High Incidence of Hemiarthroplasty for Shoulder Osteoarthritis Among Recently Graduated Orthopaedic SurgeonsMann, Tobias, MD, MSc1; Baumhauer, Judith, F., MD, MPH1; O'Keefe, Regis, J., MD, PhD1; Harrast, John, PhD2; Hurwitz, Shepard, R., MD3; Voloshin, Ilya, MD1,4,a
Background Primary glenohumeral osteoarthritis is a common indication for shoulder arthroplasty. Historically, both total shoulder arthroplasty (TSA) and hemi-shoulder arthroplasty (HSA) have been used to treat primary glenohumeral osteoarthritis. The choice between procedures is a topic of debate, with HSA proponents arguing that it is less invasive, faster, less expensive, and technically less demanding, with quality of life outcomes equivalent to those of TSA. More recent evidence suggests TSA is superior in terms of pain relief, function, ROM, strength, and patient satisfaction. We therefore investigated the practice of recently graduated orthopaedic surgeons pertaining to the surgical treatment of this disease.
Questions/purposes We hypothesized that (1) recently graduated, board eligible, orthopaedic surgeons with fellowship training in shoulder surgery are more likely to perform TSA than surgeons without this training; (2) younger patients are more likely to receive HSA than TSA; (3) patient sex affects the choice of surgery; (4) US geographic region affects practice patterns; and (5) complication rates for HSA and TSA are not different.
Methods We queried the American Board of Orthopaedic Surgery’s database to identify practice patterns of orthopaedic surgeons taking their board examination. We identified 771 patients with primary glenohumeral osteoarthritis treated with TSA or HSA from 2006 to 2011. The rates of TSA and HSA were compared based on the treating surgeon’s fellowship training, patient age and sex, US geographic region, and reported surgical complications.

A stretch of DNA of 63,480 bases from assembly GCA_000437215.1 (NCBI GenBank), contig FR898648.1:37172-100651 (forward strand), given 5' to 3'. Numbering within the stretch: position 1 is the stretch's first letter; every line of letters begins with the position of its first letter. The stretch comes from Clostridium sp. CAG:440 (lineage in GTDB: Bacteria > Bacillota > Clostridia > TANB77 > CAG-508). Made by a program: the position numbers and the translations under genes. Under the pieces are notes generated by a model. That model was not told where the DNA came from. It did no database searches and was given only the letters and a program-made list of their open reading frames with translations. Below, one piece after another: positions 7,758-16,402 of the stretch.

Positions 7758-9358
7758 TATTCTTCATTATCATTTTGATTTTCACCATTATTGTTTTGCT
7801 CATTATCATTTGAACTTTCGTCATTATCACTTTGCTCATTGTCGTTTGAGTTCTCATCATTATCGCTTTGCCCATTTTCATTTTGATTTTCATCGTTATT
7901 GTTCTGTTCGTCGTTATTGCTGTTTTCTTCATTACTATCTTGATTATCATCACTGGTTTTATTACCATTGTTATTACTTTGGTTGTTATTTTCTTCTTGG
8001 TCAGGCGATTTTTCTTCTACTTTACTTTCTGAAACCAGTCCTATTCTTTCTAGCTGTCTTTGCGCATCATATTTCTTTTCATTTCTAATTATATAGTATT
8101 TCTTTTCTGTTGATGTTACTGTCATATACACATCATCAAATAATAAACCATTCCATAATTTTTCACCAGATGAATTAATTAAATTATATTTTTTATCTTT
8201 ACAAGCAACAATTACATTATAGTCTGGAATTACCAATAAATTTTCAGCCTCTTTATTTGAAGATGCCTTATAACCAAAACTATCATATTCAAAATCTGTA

Results Surgeons with fellowship training in shoulder surgery were more likely (86% versus 72%; OR 2.32; 95% CI, 1.56-3.45, p < 0.001) than surgeons without this training to perform TSA rather than HSA. The mean age for patients receiving HSA was not different from that for patients receiving TSA (66 versus 68, years, p = 0.057). Men were more likely to receive HSA than TSA when compared to women (RR 1.54; 95% CI, 1.19-2.00, p = 0.0012). The proportions of TSA and HSA were similar regardless of US geographic region (Midwest HSA 21%, TSA 79%; Northeast HSA 25%, TSA 75%; Northwest HSA 16%, TSA 84%; South HSA 27%, TSA 73%; Southeast HSA 24%, TSA 76%; Southwest HSA 23%, TSA 77%; overall p = 0.708). The overall complication rates were not different with the numbers available: 8.4% (15/179) for HSA and 8.1% (48/592) for TSA (p = 0.7555).
Conclusions The findings of this study are at odds with the recommendations in the current clinical practice guidelines for the treatment of glenohumeral osteoarthritis published by the American Academy of Orthopaedic Surgeons. These guidelines favor using TSA over HSA in the treatment of shoulder arthritis. Further investigation is needed to clarify if these practice patterns are isolated to recently graduated board eligible orthopaedic surgeons or if the use of HSA continues with orthopaedic surgeons applying for recertification.
Level of Evidence Level III, therapeutic study. See Instructions for Authors for a complete description of levels of evidence.